Reporter’s Notebook: The 2018 GTC Experience
Nvidia’s GPU Technology Conference (GTC) is winding down after four days of frenzied GPU action. It was this reporter’s first foray to this particular show, which attracted 8,500 GPU-loving (or just GPU-curious) folks to downtown San Jose. Here are some highlights.
For starters, there was no new silicon unveiled, no new processors to show off. That immediately relegated this conference to second-class status in the minds of people who love new hardware. Still, Nvidia managed some impressive announcements, including the DGX-2, a cluster of 16 GPUs connected via a new NVLink Switch (NVSwitch) memory fabric that delivers GPU-to-GPU connections at speeds of 300 GB per second.
Nvidia CEO and co-founder Jensen Huang dubbed the 350-pound machine that will ship by September 30 “the world’s largest GPU.” At just $399,000, the DGX-2 offers 2 petaflops of half-precession -point horsepower and can replace $3 million worth of CPU-based servers for HPC, deep learning, or rendering workloads, while consuming just one-eighteenth of the electricity, the company says. Huang drilled that math home relentlessly with a message he repeated over and over: “The more you buy, the more you save.” The San Jose McEnery Convention Center was turned into a GPU church, and Huang the charismatic preacher leading us to the co-processing promised land.
Huang clearly knows how to put on a show – and in some cases steal the show. A normal man, after giving an impassioned, two-and-a-half hour keynote address before 8,000 attendees in which he delved with great detail into what seemed like all of the company’s many business lines, would perhaps want to take a breather, get some water, settle down. But Huang, whose energy apparently knows no bounds, instead dropped in on an executive panel that Nvidia scheduled during the press pool’s lunch. Huang took questions for more than half an hour, to the delight of surprised reporters.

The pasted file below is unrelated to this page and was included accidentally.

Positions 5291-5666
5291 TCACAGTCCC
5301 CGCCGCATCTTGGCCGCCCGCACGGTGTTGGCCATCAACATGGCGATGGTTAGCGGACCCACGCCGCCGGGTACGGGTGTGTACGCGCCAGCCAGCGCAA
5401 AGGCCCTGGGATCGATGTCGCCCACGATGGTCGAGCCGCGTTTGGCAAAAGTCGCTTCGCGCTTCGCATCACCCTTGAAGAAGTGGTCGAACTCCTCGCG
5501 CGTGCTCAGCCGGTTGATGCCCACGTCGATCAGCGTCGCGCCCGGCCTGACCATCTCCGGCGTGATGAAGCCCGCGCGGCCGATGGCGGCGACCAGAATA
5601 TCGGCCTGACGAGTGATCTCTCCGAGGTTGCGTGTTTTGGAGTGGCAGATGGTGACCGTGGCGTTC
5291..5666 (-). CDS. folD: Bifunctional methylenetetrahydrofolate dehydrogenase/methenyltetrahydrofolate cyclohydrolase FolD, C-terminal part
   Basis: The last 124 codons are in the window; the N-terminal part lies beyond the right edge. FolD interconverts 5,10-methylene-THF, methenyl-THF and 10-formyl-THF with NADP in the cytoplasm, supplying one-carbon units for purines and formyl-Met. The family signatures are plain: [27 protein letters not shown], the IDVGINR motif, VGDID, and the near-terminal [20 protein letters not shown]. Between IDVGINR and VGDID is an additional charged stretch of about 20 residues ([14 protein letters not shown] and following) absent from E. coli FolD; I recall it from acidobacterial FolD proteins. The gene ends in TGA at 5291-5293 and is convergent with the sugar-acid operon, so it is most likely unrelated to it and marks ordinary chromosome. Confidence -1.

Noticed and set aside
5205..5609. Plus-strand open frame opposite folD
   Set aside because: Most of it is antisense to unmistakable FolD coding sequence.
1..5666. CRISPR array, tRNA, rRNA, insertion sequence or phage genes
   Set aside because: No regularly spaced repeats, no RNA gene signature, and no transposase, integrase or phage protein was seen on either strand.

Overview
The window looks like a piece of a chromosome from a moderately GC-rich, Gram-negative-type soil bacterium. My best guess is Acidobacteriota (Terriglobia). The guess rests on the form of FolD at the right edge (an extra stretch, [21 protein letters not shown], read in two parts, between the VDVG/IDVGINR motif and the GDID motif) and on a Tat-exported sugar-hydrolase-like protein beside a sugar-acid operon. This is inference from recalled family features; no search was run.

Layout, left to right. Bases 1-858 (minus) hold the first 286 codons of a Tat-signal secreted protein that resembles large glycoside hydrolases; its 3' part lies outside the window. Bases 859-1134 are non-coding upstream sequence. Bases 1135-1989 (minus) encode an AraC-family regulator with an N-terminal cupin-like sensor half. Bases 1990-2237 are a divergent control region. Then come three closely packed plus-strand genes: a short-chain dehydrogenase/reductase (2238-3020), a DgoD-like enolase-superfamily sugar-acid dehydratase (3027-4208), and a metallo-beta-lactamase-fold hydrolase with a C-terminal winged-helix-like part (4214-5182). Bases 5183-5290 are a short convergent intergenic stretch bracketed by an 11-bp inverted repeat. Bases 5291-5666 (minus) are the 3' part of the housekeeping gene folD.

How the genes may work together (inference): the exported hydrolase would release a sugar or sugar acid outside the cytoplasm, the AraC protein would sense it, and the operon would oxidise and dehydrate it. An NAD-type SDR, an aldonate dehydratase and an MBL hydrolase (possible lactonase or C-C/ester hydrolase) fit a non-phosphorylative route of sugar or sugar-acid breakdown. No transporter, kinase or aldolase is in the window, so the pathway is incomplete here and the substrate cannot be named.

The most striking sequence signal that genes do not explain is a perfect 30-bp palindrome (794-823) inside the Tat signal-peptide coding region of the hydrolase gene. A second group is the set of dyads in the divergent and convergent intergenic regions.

Many of the questions in that impromptu press conference revolved around Nvidia’s autonomous vehicle (AV) business. It was a case of unfortunate timing for Nvidia, which just happened to schedule its annual tech conference – as well as its annual investor’s day – to take place a week after two fatal accidents involving its AV partners, including a self-driving Uber car that hit and killed a pedestrian in Tempe, Arizona on March 18, and a Tesla Model X that slammed into a concrete barrier on Highway 101 in Silicon Valley five days later, killing the driver (it’s still unclear if the Tesla was in Autopilot mode).
Nvidia and Uber decided to shut down their AV testing while investigations take place. The move was also made out of respect to the families of the deceased, which of course is the right thing to do, even if Wall Street reacts by taking billions off your company’s market cap. The AV accidents had the unfortunate side-effect of overshadowing the real progress that Nvidia and its partners are making on the AV front, including Nvidia’s newly unveiled plan to test AV algorithms in a virtual reality-based simulator, dubbed Drive Constellation. “What happened was tragic and sad,” Huang told reporters. “It also is a reminder that’s the exact reason why we’re doing this. We’re developing this technology because we believe it will save lives.”
AVs were sprinkled throughout the show, and Nvidia even parked its self-driving semi-truck in front of the convention center. The Santa Clara company was clearly banking on AVs being the physical personification of the technological shift that its GPUs are driving. While AVs are cool and provide a compelling visual, a more significant shift is occurring behind the scenes, in the data centers of technology giants and the start-ups that hope to become the next Google. That shift, of course, is the rise of deep learning.